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EDITORIAL: Rethinking "The Caf Problem"



Recently, Harrington Place Dining has come under scrutiny once again by students for the quality of its food following a post from the Belmont Parents Facebook. 

 

The blades begin to whirl to life in the distance. 

 

The engines hum as helicopter parents take their flight to these groups with messages of how their precioius child will almost certainly become deathly ill from their lunch at the Caf. 

 

Yes, students are required to have a meal plan if they live on campus. 

Yes, parents can expect two to three square meals a day for their offspring. 

Yes, it should be properly cooked 

 

No, the chicken served last week was not raw, we checked. 

 

The 72 on a health and safety score was a wake-up call for many in the caf last semester and rightfully so.  

 

But is the quality of the food really the problem?  

 

The notorious 72 on the health inspection was not about food preparation, but almost exclusively about a faulty dishwasher. 

 

The Caf addressed the issues – paper plates and plastic forks abounded – until the dishwasher could be fixed. 

 

When it was reinspected, the Caf got a respectable 97. 

 

The problem never was the food. 

 

Students and parents are focused on the wrong thing, here. 

 

The Caf has never claimed to be anything that it’s not. It’s not a five-star Michelin quality meal. 

 

Instead it serves up a variety of meals to around 9,000 students a day. And most of those meals are properly cooked providing student with options for greens, proteins and of course Taco Tuesday.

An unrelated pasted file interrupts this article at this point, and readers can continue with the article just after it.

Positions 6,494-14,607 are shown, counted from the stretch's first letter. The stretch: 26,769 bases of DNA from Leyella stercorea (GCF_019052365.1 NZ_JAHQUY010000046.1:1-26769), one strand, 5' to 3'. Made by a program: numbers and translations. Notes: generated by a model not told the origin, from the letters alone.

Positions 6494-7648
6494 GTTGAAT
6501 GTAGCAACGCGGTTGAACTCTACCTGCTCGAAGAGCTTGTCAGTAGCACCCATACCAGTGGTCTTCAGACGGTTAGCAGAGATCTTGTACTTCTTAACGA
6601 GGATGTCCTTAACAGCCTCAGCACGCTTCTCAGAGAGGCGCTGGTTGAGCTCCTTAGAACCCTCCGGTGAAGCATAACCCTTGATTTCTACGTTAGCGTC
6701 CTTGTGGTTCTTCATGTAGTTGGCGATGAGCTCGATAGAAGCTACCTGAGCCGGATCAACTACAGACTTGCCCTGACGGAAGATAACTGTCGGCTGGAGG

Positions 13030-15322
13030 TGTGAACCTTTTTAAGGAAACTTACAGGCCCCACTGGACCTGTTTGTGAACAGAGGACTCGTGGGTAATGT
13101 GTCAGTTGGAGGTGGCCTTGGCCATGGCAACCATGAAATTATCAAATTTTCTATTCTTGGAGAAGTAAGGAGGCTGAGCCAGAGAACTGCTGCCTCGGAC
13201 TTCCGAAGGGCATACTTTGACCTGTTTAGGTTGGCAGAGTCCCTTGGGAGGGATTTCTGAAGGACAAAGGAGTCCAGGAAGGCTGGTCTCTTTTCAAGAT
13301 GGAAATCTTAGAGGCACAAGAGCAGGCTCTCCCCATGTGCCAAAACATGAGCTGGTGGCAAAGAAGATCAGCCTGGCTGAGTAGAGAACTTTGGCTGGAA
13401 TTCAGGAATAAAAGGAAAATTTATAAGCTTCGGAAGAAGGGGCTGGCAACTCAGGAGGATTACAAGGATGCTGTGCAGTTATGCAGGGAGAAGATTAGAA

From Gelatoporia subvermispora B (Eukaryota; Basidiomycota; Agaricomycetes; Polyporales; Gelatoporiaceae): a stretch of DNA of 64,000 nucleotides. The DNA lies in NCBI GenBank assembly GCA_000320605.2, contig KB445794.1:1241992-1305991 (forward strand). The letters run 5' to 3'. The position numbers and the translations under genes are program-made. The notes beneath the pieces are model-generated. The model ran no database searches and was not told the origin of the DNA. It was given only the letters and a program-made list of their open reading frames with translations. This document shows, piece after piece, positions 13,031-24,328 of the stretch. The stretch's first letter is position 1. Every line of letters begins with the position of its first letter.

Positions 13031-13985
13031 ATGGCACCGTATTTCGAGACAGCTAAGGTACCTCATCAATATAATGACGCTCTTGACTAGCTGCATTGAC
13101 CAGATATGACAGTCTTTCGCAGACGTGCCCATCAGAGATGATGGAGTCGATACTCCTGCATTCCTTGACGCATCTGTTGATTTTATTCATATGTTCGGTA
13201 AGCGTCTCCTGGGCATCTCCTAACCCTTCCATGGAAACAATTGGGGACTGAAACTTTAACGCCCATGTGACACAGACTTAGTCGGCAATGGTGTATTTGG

Where the discussion should flourish is in the lack of options for students with dietary restrictions. 

 

Sure, there’s a salad bar, a singular fridge for gluten-free students and a vegetarian bar. Sure they have a dietitian and will serve up any food that is asked of them. 

 

But students shouldn’t have to ask. 

 

They deserve at least the same diverse range of options as other students.  

 

The scale is simply leaning too much in favor of students with no dietary restrictions. 

 

No one is saying there needs to be a whole Caf for students with dietary concerns, but they do need a bigger slice of the pie. 

 

Sodexo or whoever run the Caf next semester, needs to tune out the whirring noise of helicopter parents and tune in to students with real concern. 

 

The loudest noise is not necessarily the right sound to listen to. 


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This article was written by Braden Simmons 

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